Friday, February 19, 2010

A Tribute to Dick Francis

KAYE: The mystery world mourned when Dick Francis' wife died and it was announced he would no long be writing his wonderful novels. It turned out she was half the team, doing much of the research for his books. But we mourned more deeply this week when the man himself passed away. I've heard there will be a posthumous book, and I'm looking forward to it. KD, what do you think was his appeal?

KD: About the new book, you're right, Kaye. He began working with his son after his wife passed away, and there is another book, CROSSFIRE, coming out this year.

What appeals about the books? First, he is such a good writer. He moves the story along, while still providing visuals, sounds, background, information about horse racing, the jockey club etc. He puts together a great story, and though you know horses will be in it somewhere, you don't know where. Sometimes you are with a banker who finances horses, or a man who took a job transporting them. Every story is new and fresh.

KAYE: Yes, every story is different. And the same. The industries, or occupations, or fields in which the crime happens are different for each one. That's where his incredible research came in. His banking book, BANKER, taught me about the world of finance, his winemaking one, PROOF, all about that.

KD: The second reason I love his stories is I love his heros. They suffer, both physically and mentally, but they have a deep core of nobility. Nobility shown in action, not words. "Right Action" perhaps?

KAYE: Here is where his books are the same, for me. The hero has a different name in every book (except the Sid Halley series), but he's always the same guy. He's an orphan, or has virtually no family, alone in the world. Somewhere in his life there are horses (or soon will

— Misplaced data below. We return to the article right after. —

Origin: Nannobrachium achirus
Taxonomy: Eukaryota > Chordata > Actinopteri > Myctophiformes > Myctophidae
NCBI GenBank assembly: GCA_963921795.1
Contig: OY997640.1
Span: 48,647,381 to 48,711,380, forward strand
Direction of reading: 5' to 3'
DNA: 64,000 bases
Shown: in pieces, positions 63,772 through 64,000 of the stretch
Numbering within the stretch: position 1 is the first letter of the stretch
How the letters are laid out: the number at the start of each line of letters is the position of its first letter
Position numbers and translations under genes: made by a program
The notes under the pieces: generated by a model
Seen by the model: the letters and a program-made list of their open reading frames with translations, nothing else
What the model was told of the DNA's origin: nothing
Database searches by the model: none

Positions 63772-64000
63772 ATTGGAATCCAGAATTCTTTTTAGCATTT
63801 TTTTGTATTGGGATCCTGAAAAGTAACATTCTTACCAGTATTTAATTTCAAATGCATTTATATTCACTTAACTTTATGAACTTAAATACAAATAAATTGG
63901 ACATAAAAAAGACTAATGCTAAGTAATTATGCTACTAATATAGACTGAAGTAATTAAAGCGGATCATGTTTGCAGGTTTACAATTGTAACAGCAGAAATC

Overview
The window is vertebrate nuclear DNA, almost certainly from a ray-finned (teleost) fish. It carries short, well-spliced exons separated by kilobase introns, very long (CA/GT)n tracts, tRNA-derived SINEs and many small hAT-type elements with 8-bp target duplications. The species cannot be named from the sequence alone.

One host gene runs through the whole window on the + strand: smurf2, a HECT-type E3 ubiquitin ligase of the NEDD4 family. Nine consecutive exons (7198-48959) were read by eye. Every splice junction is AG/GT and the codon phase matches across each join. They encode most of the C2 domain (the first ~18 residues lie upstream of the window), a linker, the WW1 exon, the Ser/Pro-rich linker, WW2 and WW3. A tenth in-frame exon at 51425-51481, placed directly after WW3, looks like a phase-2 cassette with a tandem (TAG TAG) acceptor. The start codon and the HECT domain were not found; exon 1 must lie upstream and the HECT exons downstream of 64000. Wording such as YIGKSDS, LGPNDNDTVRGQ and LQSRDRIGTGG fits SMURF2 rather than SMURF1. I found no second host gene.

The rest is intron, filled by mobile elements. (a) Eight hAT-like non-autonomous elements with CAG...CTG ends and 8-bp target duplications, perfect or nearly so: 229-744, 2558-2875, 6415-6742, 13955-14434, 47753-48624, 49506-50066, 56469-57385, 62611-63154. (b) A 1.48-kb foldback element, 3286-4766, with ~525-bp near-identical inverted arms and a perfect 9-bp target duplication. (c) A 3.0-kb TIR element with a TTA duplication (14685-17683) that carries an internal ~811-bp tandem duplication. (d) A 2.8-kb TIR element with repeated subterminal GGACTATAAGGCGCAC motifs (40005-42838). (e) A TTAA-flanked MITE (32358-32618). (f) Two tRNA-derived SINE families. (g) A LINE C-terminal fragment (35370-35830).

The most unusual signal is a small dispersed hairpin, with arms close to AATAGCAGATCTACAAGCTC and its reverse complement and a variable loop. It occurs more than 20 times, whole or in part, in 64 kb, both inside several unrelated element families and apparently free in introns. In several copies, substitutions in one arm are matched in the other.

be). He's not romantically attached, but woman are attracted to him. Me too! He's a different guy, but always the same guy. And I like that guy and want to read about him. He's a good guy.

KD: A few quotes from an early book, ENQUIRY. illustrates what I mean.

Hughes been thrown out of horseracing, accused of throwing a race. He must clear his name, but it's not going to be easy.

Hughes gets a letter from home. His father "had pressed so hard with his ballpoint that he had almost dug through the paper....'you're a damned disgrace'....." (Emotional pain, depicted masterfully) Later, Hughes car is hit by a train, and he is left with multiple injuries. (Physical pain). Still, Hughes has the inner and outer strength to confront the murderer: "I took myself, crutch by crutch, toward her." There's personal nobility there. I admire it, and because of the way Francis writes, I even believe in it!

And look at all those action verbs, too!

Kaye, you emailed me that you have all the books. Do you have a favorite?

KAYE: I realize that I'm missing the ones he's written with his son. For some reason I wasn't aware of them. That will soon be rectified! I think the last one I read is always my favorite. I can even reread them and still like them.

KD: You know, Kaye, I have little interest in horse racing, and I love his books.

KAYE: I like to read about racing, having a daughter who is very keen on horses, but I have to think I'd love his books even if I didn't. Is there anyone who doesn't like his books?

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